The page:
Princess Hijab is a graffiti artist who’s been painting hijabs and burkas on ads throughout Paris. From the Guardian:
Princess (Hijab)winds through the corridors of Havre-Caumartin sizing up the advertising posters lining the walls. She has agreed to meet as she scours stations for targets for her next “niqab intervention”. In Spandex tights, shorts and a hoodie, with a long black wig totally obscuring her face, one thing is clear; the twentysomething doesn’t wear the niqab that has become her own signature. She won’t say if she’s a Muslim. In fact, it’s more than likely that Princess Hijab isn’t even a woman. There’s a low note in her laughter, a slight broadness to her shoulders. But the androgynous figure in black won’t confirm a gender. “The real identity behind Princess Hijab is of no importance,” says the husky voice behind the wig. “The imagined self has taken the foreground, and anyway it’s an artistic choice.”
“I started doing this when I was 17,” she says (I’ll stick to “she” as the character is female, even if the person behind it is perhaps not).
“I’d been working on veils, making Spandex outfits that enveloped bodies, more classic art than fashion. And I’d been drawing veiled women on skate-boards and other graphic pieces, when I felt I wanted to confront the outside world. I’d read Naomi Klein’s No Logo and it inspired me to risk intervening in public places, targeting advertising.”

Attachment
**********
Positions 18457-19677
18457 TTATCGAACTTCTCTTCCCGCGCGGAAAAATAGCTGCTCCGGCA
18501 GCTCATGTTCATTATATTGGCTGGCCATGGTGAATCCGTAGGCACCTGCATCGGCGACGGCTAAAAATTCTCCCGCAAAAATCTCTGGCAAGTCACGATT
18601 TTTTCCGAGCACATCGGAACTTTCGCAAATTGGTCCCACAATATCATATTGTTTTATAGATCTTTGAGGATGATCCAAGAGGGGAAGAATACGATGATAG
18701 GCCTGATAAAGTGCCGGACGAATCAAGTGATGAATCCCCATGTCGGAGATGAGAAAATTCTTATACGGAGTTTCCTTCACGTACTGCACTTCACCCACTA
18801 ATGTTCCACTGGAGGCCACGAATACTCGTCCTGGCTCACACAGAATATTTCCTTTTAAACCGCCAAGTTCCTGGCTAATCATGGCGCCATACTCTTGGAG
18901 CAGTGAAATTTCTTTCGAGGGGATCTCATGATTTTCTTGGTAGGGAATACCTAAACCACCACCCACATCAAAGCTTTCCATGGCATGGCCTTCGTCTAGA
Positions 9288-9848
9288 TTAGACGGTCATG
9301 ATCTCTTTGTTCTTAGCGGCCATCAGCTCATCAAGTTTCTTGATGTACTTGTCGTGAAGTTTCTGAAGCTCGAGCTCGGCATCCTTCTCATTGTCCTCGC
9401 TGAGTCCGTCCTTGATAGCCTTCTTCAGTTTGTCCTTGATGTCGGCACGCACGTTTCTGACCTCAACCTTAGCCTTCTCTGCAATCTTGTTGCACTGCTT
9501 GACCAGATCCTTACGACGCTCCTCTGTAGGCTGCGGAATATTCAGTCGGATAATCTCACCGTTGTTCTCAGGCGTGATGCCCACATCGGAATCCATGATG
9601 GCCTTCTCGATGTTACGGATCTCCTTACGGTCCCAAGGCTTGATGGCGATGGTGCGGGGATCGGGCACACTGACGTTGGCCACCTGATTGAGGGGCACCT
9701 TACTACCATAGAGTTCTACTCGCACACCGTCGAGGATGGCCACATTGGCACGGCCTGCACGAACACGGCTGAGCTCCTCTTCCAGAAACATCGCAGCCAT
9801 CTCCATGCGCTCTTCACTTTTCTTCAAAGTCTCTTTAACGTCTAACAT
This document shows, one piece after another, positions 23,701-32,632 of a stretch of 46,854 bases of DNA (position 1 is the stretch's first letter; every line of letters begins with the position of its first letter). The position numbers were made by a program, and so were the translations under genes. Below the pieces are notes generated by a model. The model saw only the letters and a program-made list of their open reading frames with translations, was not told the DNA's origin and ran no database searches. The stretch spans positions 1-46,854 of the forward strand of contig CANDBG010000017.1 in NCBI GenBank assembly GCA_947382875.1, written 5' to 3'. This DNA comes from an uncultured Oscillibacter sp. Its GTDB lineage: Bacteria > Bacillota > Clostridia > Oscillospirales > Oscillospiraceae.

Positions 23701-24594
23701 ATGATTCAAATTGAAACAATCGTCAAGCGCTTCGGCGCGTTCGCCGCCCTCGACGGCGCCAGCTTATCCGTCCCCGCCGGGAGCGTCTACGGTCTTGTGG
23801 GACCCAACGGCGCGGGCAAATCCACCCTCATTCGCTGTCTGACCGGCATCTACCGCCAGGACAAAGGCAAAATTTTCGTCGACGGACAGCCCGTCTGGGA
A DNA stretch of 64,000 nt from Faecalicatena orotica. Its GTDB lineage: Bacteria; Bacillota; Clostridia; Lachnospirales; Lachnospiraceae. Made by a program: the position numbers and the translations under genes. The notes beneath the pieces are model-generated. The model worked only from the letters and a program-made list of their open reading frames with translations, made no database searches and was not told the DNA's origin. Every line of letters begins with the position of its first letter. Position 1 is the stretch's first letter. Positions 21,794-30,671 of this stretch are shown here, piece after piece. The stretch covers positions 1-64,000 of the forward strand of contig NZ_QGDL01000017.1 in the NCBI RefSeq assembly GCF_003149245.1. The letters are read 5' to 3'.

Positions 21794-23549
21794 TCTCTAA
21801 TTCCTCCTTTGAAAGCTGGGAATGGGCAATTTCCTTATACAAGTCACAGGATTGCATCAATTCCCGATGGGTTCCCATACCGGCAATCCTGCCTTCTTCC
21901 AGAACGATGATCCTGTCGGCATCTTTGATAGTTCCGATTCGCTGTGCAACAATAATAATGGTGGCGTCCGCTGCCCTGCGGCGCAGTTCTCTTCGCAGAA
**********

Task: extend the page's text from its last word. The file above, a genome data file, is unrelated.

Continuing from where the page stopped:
The Princess’s first graffiti veil was in 2006, the “niqabisation” of the album poster of France’s most famous female rapper, Diam’s, who by strange coincidence has now converted to Islam herself. “It’s intriguing because she’s now wearing the veil,” the Princess muses. Intially she graffitied men, women and children and then would stand around to gauge the public’s response; now she does hit-and-runs. “I don’t care about people’s reactions. I can see this makes people feel awkward and ill at ease, I can understand that, you’re on your way home after a tough day and suddenly you’re confronted with this.”